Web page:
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Plant Cell Reports

, Volume 30, Issue 6, pp 1055–1065 | Cite as

Haploid and doubled haploid plants from developing male and female gametes of Gentiana triflora

  • Ranjith Pathirana
  • Tonya Frew
  • Duncan Hedderley
  • Gail Timmerman-Vaughan
  • Ed MorganEmail author
Original Paper

Abstract

Protocols were developed for the generation of haploid or doubled haploid plants from developing microspores and ovules of Gentiana triflora. Plant regeneration was achieved using flower buds harvested at the mid to late uninucleate stages of microspore development and then treated at 4°C for 48 h prior to culture. Anthers and ovaries were cultured on modified Nitsch and Nitsch medium supplemented with a combination of naphthoxyacetic acid and benzylaminopurine. The explants either regenerated new plantlets directly or produced callus that regenerated into plantlets upon transfer to basal media supplemented with benzylaminopurine. Among seven genotypes of different ploidy levels used, 0–32.6% of cultured ovary pieces and 0–18.4% of cultured anthers regenerated plants, with all the genotypes responding either through ovary or anther culture. Flow cytometry confirmed that 98% of regenerated plants were either diploid or haploid. Diploid regenerants were shown to be gamete-derived by observing parental band loss using RAPD markers. Haploid plants were propagated on a proliferation medium and then treated with oryzalin for 4 weeks before transfer back to proliferation medium. Most of the resulting plants were diploids. Over 150 independently derived diploidised haploid plants have been deflasked. The protocol has been successfully used to regenerate plants from developing gametes of seven different diploid, triploid and tetraploid G. triflora genotypes.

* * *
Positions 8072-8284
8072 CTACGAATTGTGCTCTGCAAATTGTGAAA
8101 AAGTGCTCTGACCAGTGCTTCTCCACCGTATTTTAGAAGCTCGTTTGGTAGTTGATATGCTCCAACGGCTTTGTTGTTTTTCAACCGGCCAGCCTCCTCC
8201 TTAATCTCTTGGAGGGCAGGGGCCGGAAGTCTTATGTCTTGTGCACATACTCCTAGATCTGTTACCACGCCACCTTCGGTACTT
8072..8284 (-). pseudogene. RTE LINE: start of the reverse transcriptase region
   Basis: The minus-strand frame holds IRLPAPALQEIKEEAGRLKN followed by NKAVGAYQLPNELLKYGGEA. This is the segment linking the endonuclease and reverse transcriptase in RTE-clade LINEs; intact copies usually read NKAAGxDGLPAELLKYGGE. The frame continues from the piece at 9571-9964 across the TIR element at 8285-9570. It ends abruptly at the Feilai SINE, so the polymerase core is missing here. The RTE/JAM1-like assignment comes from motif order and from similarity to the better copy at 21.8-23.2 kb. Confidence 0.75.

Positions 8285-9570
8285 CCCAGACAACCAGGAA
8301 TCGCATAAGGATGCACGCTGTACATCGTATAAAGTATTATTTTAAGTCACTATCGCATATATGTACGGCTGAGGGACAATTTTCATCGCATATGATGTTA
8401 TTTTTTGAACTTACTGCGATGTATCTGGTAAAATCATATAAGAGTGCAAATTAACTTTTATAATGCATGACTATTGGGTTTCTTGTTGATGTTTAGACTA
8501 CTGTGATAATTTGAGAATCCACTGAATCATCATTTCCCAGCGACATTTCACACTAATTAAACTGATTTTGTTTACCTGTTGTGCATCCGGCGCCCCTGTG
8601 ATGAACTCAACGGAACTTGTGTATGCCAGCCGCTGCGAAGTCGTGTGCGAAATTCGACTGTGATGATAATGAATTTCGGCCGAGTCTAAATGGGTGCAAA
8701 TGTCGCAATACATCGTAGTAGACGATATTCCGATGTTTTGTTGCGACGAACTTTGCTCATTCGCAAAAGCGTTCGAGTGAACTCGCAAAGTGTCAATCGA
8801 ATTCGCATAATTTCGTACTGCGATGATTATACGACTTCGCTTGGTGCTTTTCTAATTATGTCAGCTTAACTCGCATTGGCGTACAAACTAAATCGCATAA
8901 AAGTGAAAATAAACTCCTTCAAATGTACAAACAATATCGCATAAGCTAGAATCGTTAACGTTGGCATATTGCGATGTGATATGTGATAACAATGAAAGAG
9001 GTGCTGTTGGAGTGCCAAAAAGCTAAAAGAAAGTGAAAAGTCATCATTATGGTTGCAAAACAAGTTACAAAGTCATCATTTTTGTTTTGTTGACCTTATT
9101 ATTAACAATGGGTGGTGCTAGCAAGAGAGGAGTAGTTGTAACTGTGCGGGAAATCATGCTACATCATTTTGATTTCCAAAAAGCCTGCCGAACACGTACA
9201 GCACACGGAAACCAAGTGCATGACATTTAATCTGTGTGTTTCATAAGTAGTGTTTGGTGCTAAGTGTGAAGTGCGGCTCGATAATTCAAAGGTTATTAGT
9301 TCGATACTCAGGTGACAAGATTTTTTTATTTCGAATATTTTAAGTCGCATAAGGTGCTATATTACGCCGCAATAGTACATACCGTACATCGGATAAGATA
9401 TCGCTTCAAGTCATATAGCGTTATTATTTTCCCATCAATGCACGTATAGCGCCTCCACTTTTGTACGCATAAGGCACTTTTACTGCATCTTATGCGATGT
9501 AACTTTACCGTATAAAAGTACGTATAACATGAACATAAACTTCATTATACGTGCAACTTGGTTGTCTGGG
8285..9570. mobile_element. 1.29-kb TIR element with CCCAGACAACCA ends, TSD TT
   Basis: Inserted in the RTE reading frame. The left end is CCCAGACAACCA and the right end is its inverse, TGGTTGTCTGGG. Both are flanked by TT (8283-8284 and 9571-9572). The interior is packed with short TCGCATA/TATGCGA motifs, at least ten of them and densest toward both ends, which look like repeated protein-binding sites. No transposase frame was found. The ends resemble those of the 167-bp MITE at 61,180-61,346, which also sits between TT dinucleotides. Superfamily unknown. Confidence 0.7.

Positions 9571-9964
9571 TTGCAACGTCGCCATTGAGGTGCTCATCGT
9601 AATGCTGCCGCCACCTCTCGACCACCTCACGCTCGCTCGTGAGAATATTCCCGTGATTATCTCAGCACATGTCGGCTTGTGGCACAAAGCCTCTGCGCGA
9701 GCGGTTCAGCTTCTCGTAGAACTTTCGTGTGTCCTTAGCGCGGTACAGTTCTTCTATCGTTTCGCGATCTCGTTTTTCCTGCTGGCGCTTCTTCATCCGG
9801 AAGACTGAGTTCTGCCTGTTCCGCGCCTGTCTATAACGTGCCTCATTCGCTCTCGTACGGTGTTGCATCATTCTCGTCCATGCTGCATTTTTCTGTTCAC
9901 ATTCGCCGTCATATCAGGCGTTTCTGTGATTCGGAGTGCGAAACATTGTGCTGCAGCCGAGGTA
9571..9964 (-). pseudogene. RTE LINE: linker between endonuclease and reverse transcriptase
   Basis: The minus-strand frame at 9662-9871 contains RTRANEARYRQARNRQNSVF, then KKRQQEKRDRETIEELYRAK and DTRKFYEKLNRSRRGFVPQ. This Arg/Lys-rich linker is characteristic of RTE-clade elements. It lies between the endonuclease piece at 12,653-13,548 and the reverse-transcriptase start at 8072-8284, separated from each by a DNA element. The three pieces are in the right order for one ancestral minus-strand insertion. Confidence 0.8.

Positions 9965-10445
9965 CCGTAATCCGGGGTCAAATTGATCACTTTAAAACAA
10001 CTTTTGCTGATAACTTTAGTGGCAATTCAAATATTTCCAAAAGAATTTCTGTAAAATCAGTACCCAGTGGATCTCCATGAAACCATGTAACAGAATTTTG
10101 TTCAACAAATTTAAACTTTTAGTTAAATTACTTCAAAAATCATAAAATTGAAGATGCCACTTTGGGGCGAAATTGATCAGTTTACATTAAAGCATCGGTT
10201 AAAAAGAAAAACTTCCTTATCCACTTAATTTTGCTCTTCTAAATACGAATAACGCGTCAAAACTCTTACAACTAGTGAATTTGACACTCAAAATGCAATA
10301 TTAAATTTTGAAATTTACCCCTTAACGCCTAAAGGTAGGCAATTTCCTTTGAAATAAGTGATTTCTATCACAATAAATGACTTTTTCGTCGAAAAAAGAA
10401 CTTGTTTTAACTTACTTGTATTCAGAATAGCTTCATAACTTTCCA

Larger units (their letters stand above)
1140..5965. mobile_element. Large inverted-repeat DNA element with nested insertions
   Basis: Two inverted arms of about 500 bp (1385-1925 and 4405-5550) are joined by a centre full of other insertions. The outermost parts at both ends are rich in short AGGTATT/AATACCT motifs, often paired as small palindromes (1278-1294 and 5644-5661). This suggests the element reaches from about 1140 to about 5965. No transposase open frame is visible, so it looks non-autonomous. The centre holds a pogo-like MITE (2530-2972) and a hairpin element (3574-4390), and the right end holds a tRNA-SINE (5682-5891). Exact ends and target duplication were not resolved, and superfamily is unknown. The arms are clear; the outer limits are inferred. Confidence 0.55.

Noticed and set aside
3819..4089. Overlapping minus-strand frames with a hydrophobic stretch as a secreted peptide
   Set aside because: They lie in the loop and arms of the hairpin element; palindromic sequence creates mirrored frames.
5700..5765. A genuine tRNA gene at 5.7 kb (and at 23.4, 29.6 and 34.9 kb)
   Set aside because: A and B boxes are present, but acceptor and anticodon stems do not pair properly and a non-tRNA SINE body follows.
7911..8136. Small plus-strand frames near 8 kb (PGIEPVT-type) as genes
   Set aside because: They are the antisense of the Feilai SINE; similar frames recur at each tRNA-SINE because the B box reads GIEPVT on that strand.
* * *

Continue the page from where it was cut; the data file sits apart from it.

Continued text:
Keywords

Anther culture Breeding Callus Flow cytometry Ovary culture RAPD markers 

Abbreviations

2,4-D

2,4-Dichlorophenoxyacetic acid

BA

Benzylaminopurine

DAPI

4′,6-Diamidino-2-phenylindole

DH

Doubled haploid

LSD

Least significant difference

NOA

Naphthoxyacetic acid

PGR

Plant growth regulator

RAPD

Randomly amplified polymorphic DNA

TDZ

Thidiazuron

Notes

Acknowledgments

We wish to thank Dr. Ross Bicknell, Sylvia Erasmuson and Dianne Hall for assistance with flow cytometry; Andrew Mullen and Sriya Pathirana for tissue culture media preparation; Bruce Dobson for maintaining the plants in the greenhouse; and Dr. Mary Christey, Dr. Simon Deroles, Dr. Sue Gardiner and Ms. Catherine Ford for critical reading of the manuscript. Partial funding from the New Zealand Foundation for Research Science and Technology (contract C02X0705) is gratefully acknowledged.

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Copyright information

© Springer-Verlag 2011

Authors and Affiliations

  • Ranjith Pathirana
    • 1
  • Tonya Frew
    • 2
  • Duncan Hedderley
    • 1
  • Gail Timmerman-Vaughan
    • 2
  • Ed Morgan
    • 1
    Email author
  1. 1.The New Zealand Institute for Plant and Food Research LimitedPalmerston NorthNew Zealand
  2. 2.The New Zealand Institute for Plant and Food Research LimitedChristchurchNew Zealand

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